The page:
Zawarksi stated that if you drew a 400' radius through each of the 37 problem areas and colored it orange, the entire township would be bathed in orange.

One of Zawarski's proposals calls for the possibility of a fee, possibly based on assessment, that would target every property owner. Even exempt properties like St. Luke's and Northampton Community College would be forced to contribute under recent revisions to state law.

Attorney Maloney, who confessed he does not go out at night anymore, told Commissioners that "I've been rewarded. It appears to have your highest priority." He recommended that Commissioners stop beating themselves up about failures in the past. "Put your character at issue and promptly seek remedies," he advised.

Just in case Commissioners needed to hear more about Waterworld, people share their stories.

Richard Straubuller spoke of the poorly maintained retention pond in his Wagner Farms condo, a new development that is not quite a dozen years old. He complained of clogged grates and trees growing up in the pond. He had to chase two boys away from cleaning the grates out of concern for their safety. He has complained to the Township three times, to no effect.

Suzanne Van Billiard, who lives on Kelchner Avenue, complained that she has been asking the township for help for 22 years. "Our house becomes an island," she declared. Though the Township is supposed to maintain a nearby swale,  Van Billiard insists it has done nothing and that pieces of her property are literally cut away during storms. Over the years, storm waters have carried a 260-pound sand box to what's left of her yard, along with someone's shed. She has even been the recipient of copy fish washed out of someone's pond.

Allen Koszi spoke on behalf of the Bethlehem Boating Club, which is at the terminus of Hope Road. Tyne next stop after that is the Lehigh River. In 2011, Hurricane Irene wiped out most of Hope Road. Koszi noted that PennDOT installed a swale that parallels Hope Road, but it stops short. Abandon hope, all ye who transgress beyond that point during a downpour. This failure cost his club $5,500 for repairs following the June 15 storm, where access to the club was washed out.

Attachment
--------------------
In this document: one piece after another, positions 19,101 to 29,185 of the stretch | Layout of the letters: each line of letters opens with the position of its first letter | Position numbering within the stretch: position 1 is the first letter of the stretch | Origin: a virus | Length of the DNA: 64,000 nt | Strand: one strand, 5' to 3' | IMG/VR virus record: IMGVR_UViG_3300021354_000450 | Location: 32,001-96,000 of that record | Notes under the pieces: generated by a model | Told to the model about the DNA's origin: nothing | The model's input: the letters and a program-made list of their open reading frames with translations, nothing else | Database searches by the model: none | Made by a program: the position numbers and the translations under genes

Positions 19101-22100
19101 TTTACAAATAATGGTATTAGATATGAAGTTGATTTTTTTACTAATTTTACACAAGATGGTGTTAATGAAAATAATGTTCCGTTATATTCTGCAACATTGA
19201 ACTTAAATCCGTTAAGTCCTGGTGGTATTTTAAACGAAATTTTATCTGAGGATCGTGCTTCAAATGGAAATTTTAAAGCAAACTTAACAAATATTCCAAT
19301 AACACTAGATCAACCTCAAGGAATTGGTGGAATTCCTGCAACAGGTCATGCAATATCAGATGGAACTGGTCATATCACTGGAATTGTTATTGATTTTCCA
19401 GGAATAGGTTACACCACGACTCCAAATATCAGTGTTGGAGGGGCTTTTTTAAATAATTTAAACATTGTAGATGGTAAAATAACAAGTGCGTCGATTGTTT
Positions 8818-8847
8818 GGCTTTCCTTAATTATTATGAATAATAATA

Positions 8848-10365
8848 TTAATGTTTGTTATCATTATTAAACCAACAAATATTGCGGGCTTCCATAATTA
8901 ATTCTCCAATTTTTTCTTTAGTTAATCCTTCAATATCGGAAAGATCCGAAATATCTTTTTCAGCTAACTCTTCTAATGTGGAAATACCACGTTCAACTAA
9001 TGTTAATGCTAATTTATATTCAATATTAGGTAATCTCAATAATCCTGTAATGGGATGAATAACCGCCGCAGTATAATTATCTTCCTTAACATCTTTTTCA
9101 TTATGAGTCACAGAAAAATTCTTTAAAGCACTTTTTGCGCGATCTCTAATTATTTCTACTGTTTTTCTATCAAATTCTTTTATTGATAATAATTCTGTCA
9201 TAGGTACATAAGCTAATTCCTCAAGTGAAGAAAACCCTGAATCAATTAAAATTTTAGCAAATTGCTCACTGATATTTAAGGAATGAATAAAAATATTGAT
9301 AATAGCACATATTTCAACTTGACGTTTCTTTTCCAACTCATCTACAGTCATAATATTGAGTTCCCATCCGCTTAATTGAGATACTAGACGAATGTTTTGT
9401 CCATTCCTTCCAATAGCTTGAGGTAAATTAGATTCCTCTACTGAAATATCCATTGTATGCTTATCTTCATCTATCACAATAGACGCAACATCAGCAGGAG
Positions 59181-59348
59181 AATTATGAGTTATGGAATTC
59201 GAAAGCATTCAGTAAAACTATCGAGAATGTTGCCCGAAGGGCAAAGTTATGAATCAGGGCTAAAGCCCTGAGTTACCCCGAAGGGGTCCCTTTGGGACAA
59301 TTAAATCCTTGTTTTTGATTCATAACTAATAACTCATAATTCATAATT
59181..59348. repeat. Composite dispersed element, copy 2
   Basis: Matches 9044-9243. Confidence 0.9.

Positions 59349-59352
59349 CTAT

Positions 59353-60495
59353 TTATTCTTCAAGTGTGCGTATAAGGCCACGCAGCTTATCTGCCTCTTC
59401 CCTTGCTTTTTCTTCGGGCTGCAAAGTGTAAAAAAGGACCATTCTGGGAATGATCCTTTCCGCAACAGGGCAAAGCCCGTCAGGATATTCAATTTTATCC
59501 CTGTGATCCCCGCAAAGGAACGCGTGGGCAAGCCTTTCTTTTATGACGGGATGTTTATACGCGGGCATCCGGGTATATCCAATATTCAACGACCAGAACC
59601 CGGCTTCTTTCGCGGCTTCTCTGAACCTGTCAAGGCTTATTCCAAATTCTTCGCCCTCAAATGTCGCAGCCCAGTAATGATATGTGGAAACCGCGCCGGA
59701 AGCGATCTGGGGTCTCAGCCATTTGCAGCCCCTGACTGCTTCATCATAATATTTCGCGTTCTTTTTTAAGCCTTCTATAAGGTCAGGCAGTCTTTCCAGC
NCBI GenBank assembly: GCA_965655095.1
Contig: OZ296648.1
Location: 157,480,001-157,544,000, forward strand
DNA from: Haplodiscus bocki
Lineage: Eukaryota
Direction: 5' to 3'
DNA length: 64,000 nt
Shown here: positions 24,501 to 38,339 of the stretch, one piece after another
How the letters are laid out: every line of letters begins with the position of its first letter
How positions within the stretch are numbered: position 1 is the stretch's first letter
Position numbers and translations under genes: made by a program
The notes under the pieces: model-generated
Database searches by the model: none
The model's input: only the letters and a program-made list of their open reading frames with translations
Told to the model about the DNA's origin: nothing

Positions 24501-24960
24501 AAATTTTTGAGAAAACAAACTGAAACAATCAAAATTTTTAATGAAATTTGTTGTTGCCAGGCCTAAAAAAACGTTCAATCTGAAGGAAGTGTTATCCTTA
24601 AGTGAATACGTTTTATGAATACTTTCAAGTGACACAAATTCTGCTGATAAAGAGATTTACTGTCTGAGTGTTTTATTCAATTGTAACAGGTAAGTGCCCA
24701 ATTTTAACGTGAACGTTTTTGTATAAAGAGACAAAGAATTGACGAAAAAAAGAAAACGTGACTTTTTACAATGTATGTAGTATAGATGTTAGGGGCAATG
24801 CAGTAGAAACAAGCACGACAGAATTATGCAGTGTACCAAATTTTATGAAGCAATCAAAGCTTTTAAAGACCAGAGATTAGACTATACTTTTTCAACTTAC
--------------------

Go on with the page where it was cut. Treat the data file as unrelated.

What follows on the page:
Some of the regulars were in no mood to applaud Commissioners.Barry Roth called the proposed study a "waste of time." Chetwin Terrace resident Wayne Kresge was unhappy that he had come to meetings for two years before anything happened. "Why has it taken two years?" he demanded. "It goes in one ear and out the other," added Roy Roth.. Martin Comer even insulted the residents who came. "Nice to see all the people here," he started out, sweetly enough. "Where were you when all the developers came?" he zinged.

Later in the meeting, Commissioners unanimously approved a proposal to join Freemansburg in seeking a stormwater planning grant, with half of the money coming from Northampton County's newly established Community Investment Partnership Program and the other half coming from the state. This grant would deal with the area along the intersection of Willow Park Road and Easton Avenue, which becomes a raging river during downpours. It us is where Debra LaForm was swept away by stormwaters in 1977.